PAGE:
A multi-sectoral forum is scheduled on May 25 at the Iloilo Grand Hotel to discuss various ways to revive Calle Real (J.M. Basa St. today). Spearheaded by the Iloilo City Cultural Heritage Conservation Council (ICCHCC), the forum will be participated by representatives of the Iloilo City government headed by Mayor Jerry Treñas, Canadian Urban Institute, the local business sector, urban development experts and other groups. All the participants will be expected to give their inputs on how best to restore the “glory that was Calle Real.”
The “Save Calle Real” project involves the rehabilitation not only J.M. Basa St. but includes the entire “old quarter” of Iloilo City, which tumandoks (oldtimers) normally refer to as the “downtown” area. The project also includes Aldeguer, Mapa, Guanco and Iznart where most of Iloilo’s stylish Art Deco buildings are located.
Calle Real during the early 19th century was known as the “Escolta of the South.” The entire Western Visayas back then was in the midst of the sugar boom and Calle Real was the epicenter of the sugar import trade. It was where you can find all the wealthiest sugar trading houses, most elegant offices, trendiest bars and restaurants, and the leading shopping bazaars of the era. For Filipinos back then, Calle Real was the most “happening” place south of Manila, sort of like Ayala Avenue meets Malate-Adriatico. And because of its proximity to the bustling Muelle Loney port, it was relatively common to see British sailors on shore leave, American sugar traders, Scottish engineers and Chinese merchants strolling along its sidewalks.
The Iloilo City Cultural Heritage Conservation Council would like to make things happen again for Calle Real. But in my view, the project has to overcome several obstacles for it to become successful and sustainable.
One, how do you alter people’s perceptions in order to again draw them to Calle Real? Nowadays, young Ilonggos feel it is not “hip” to be seen in Calle Real. They prefer to shop at airconditioned malls and party at restaurants located along the General Luna-Diversion Road strip. Even if the Iloilo City government can source foreign funding for the project, Calle Real suffers from an “image” problem which may affect the long term viability and sustainability of businesses along that part of the city.
Iloilo City planners may wish to look into how Manila revived its Mabini-Malate-Adriatico area, long regarded as Manila’s red light district. Today, that area in Manila is littered with the trendiest coffee shops, restaurants and bars, and is a favorite hang-out of Manila’s intelligentsia and foreign tourists. Tourists, both foreign and local, are forever searching for new and unique experiences and Calle Real could easily capture that “old world” ambiance that Malate is famous for.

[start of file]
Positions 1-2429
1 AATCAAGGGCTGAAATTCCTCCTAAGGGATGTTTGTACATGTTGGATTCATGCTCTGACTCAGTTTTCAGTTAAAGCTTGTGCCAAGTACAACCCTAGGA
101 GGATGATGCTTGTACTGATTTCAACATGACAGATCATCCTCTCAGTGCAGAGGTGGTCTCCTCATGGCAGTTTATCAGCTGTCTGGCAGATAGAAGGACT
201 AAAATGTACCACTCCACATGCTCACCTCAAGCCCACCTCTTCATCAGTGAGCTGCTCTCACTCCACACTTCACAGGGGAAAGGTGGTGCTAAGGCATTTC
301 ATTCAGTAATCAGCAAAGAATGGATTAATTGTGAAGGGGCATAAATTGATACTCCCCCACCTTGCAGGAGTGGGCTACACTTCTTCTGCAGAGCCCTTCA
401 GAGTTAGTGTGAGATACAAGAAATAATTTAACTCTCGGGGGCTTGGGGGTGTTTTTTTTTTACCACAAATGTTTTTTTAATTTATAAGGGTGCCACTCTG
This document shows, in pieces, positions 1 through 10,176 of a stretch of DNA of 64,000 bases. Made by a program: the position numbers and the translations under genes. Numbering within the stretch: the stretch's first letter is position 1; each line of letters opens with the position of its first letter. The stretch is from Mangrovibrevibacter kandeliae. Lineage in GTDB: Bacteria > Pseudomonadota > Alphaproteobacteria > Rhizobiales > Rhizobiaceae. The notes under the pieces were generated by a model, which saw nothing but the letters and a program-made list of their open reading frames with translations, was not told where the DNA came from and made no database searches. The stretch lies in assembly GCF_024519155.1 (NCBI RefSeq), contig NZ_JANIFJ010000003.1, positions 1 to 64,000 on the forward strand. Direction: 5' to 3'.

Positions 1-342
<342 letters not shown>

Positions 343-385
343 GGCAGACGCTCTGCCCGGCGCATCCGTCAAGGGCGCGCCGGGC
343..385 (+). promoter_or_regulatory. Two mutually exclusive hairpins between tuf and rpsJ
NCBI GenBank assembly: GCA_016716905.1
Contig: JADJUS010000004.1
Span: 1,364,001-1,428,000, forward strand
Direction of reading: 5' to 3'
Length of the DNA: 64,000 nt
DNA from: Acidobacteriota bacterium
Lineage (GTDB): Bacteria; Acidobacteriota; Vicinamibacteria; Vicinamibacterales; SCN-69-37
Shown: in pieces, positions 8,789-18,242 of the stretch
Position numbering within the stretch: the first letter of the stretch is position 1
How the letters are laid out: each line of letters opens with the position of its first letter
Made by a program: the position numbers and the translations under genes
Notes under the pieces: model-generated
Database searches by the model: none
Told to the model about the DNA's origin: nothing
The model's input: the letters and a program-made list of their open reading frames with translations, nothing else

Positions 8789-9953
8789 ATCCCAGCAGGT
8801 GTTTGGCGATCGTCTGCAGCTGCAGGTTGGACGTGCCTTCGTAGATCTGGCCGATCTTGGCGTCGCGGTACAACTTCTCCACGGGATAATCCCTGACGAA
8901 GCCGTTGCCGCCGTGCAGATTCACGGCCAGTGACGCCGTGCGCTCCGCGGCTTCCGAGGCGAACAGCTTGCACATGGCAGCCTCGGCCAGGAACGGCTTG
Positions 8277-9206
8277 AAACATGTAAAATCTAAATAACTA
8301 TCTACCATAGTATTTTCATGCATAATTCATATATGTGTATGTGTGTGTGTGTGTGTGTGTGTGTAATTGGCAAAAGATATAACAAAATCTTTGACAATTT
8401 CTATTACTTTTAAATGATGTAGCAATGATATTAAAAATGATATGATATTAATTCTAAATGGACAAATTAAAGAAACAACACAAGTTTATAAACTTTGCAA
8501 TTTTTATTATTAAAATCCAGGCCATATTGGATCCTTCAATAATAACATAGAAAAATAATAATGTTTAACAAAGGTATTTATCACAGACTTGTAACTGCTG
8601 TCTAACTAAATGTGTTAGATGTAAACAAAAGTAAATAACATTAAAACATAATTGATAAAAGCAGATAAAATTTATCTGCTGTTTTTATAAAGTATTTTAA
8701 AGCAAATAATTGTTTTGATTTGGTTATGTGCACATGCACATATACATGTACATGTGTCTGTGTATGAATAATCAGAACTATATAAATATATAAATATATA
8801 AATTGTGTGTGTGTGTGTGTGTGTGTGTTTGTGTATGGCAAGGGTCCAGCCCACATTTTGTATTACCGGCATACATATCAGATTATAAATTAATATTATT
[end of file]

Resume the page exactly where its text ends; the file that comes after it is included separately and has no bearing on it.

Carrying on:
But with the Iloilo City government announcing plans to sell and develop the Mandurriao airport into a new Commercial and Business District (CBDs), a second obstacle would be how to generate enough capital and investor interest to develop both Mandurriao and Calle Real simultaneously. Prospective investors and existing locators in Calle Real might become hesitant to plow in more money in the project if they see a new and more modern commercial area being developed in Mandurriao. Also, the local market might be too small to sustain multiple commercial districts in Iloilo. Office buildings in Makati and Ortigas, for example, are currently suffering from low occupancy rates because of the “over-construction” of the early 1990s.
In the past, Calle Real flourished because of its proximity to Muelle Loney which acted as the clearinghouse for the region’s sugar importation business. Businessmen chose to set up their businesses in that area because it was near the center of the “action” – the lucrative sugar trade. In fact, during those times, business establishments were judged based on their location vis-avis Muelle Loney: the farther you are from Muelle Loney, the less prestigious your office. But with the sugar gone and Muelle Loney operating more as a domestic terminal rather than an international port, Calle Real must find another reason for its existence.
Calle Real is a living museum, a surviving testament to Iloilo City’s glorious past. It is a mirror, an indicator of Iloilo City’s economy. When times are good, Calle Real is abuzz with economic activity. When times are hard, Calle Real is a sleepy strip. If given a choice, I would prioritize the rehabilitation of Calle Real over the development of Mandurriao. Calle Real gives Iloilo City its distinct character and unique identity whereas Mandurriao would make our city look more and more like any other city in the Philippines. Take out Calle Real and Iloilo would not look and feel like Iloilo. Develop Mandurriao into another mall complex and Iloilo would look and feel more and more like Manila or Cebu. Let us just hope that development of the old Mandurriao airport would take several years so as to give Calle Real enough time to resurrect itself.